The ability to engage with people, empathy and imagination/creativity in my mind, are the 3 most important skills (in that order) for people wanting to create an impact through IC. Other skills like, content development, crafting and curating messages for a specific audience and other general communication skills are also critical, but engaging and empathizing with employees top the list. Another important skill in today’s era, is to quickly identify the different new platforms and channels that the young workforce is spending time on and leveraging those – because as we all know, we are all dealing with a millennial generation that thrives on instant gratification, decreased attention span and a heightened sense of boredom. 🙂 So , when you tie it back to empathy – you need to understand your audience deeply to be able to engage with them.
8. What is your advice for people who are keen to join internal communication and make a career?
If you don’t have it already, start developing your people management skills, to help you engage with anyone irrespective of age, gender (or inclination), ethnicity etc. As I said, internal communications is no longer about just communicating; it is about engaging and creating an experience.
9. What is your advice for women who want to make a mark in this domain and what must they do differently?
Women as a gender I believe are already equipped with the basic quality of empathy and understanding to a large extent. Through my experience, what I have learnt is that they should balance this ‘perceived sensitive mind-set’ with being very firm and standing their ground where they should. At the end of the day, it’s up to them to make or break their careers. And success in any career is a manifestation of the results you show, irrespective of gender. Women should forget that they are women and hence, not be bound by gender stereotypes like being aggressive to meet their goals, fairly and with integrity, of course. Be Bold. The good part about IC is that it gives women a head-start in success because of the nature of the field. Having said that, I should also add, that they now also need to be vigilant that a lot of men are finding their feet here and the women need to recognize that competition is heating up.
10. With COVID-19 and other crises, how must internal communications engage? What has changed or will change? Examples of how your organization has helped reassure employees and navigate the crisis as it unfolds.
There’s an old debate – no amount of communication is over-communication. This is true in the COVID-19 situation. Especially given the uncertain nature of the pandemic with the situation changing every day. For an organization, Internal communications becomes the central source of truth and guidance as IC provides the directives and approach in a crisis …’the guiding light’ so to speak for employees to clear their apprehensions and fears. At Subex, the internal communications team has been working day and night to ensure that Subexains have always been kept informed as and when Subex’s approach to handling the situation unfolds, including providing authentic, confirmed updates in the wake of false news and hearsay that spread so rapidly. This is a trying and uncertain time for all of us – organization and employees alike. We have consciously attempted to instill the feeling that we are in this together and need to navigate out of this together.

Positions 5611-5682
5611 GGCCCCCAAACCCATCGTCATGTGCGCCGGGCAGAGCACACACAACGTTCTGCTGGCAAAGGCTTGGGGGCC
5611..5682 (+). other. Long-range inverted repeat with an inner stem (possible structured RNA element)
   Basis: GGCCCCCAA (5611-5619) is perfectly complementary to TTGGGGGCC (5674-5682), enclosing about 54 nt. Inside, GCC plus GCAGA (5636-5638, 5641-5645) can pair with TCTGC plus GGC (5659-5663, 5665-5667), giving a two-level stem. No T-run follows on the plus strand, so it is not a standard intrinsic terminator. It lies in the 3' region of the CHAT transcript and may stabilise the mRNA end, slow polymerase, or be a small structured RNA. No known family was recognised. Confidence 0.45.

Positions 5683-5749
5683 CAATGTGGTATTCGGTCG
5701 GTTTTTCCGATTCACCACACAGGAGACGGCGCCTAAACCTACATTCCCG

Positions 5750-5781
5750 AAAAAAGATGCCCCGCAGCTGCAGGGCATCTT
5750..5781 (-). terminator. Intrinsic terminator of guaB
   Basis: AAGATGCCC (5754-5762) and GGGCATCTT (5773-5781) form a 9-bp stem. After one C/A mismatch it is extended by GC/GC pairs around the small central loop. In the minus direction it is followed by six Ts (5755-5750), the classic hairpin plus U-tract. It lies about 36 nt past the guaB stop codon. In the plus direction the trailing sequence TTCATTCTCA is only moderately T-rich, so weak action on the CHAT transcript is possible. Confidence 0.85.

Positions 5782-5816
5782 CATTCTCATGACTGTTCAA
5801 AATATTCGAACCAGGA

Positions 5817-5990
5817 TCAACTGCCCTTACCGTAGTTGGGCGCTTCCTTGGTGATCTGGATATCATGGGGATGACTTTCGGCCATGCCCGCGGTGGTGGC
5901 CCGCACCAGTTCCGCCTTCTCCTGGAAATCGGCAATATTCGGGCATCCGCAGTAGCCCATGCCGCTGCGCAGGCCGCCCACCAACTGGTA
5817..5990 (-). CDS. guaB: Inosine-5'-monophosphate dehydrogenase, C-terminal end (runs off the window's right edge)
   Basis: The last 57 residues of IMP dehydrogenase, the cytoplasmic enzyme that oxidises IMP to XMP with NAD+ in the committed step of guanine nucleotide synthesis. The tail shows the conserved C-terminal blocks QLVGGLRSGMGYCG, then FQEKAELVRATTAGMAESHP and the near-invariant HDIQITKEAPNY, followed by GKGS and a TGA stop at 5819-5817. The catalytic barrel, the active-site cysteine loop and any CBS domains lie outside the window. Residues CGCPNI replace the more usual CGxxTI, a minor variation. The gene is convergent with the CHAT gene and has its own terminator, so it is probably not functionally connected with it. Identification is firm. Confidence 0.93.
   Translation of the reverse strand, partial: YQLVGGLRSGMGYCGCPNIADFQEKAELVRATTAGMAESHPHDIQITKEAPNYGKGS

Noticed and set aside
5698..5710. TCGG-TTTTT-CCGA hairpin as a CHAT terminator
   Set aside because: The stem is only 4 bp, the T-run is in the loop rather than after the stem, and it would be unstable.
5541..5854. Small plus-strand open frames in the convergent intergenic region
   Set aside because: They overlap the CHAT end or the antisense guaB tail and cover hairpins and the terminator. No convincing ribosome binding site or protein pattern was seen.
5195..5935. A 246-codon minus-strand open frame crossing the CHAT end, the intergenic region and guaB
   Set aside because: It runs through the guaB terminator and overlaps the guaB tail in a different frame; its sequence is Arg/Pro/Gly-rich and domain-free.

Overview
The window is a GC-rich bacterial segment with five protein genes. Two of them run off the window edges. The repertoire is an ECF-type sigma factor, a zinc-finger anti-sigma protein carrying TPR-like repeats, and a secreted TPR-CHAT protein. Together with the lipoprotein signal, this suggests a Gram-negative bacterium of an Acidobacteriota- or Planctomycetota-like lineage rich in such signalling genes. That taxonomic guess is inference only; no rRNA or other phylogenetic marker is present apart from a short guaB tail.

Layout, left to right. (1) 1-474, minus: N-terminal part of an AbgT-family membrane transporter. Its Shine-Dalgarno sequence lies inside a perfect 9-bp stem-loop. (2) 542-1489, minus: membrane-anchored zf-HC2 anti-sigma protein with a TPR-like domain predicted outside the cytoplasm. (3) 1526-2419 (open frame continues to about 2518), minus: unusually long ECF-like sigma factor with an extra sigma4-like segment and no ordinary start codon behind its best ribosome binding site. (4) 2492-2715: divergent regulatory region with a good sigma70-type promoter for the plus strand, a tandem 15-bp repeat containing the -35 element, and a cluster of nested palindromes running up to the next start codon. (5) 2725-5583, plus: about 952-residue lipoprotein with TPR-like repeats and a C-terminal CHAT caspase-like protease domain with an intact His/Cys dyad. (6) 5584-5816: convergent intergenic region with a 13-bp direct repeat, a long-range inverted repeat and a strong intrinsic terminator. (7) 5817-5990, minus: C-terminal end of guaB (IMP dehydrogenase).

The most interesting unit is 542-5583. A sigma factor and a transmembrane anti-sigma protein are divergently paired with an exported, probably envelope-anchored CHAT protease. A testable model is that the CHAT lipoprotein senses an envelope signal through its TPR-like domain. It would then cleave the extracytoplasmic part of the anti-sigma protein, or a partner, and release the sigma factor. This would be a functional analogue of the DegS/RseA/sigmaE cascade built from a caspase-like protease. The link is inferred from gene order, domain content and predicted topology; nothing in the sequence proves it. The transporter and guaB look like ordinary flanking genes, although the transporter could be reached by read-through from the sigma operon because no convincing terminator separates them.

11. Can you share one trend that you spot with internal communications?
What I mentioned earlier. Internal communication is no longer just about disseminating information. It’s about engaging with employees and creating a meaningful experience.
12. If there is one aspect of internal communications you would like to change, what would that be?
I would think it is about getting more people to read emails completely.
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Keen to contribute and participate in the ongoing series on Intraskope where we put the spotlight on thought leadership, great ideas, and practical solutions? Look up the previous stories from organizations featured on the Intraskope’s Spotlight on Internal Communication Series here – global insurer, Standard Chartered Bank, BASF, Applied Materials India, Microsoft UK, Times Group, Samsung, Falabella, Brillio, UAE Exchange, Apeland, M.H. Alshaya Co, Proctor & Gamble, Infosys, SOBHA Ltd., ICICI Securities, First Advantage, CK Birla Group, TVS Motors, GE, Suzlon, Tata Sons, Percept, Knight Frank, TCS Europe, Vedanta, Oxfam, Danske Bank, Diageo, Pandora, Symantec, ISS Global Services, Telia, Thomson Reuters, IBM, General Motors, Intelligence India Software Solutions and Philips.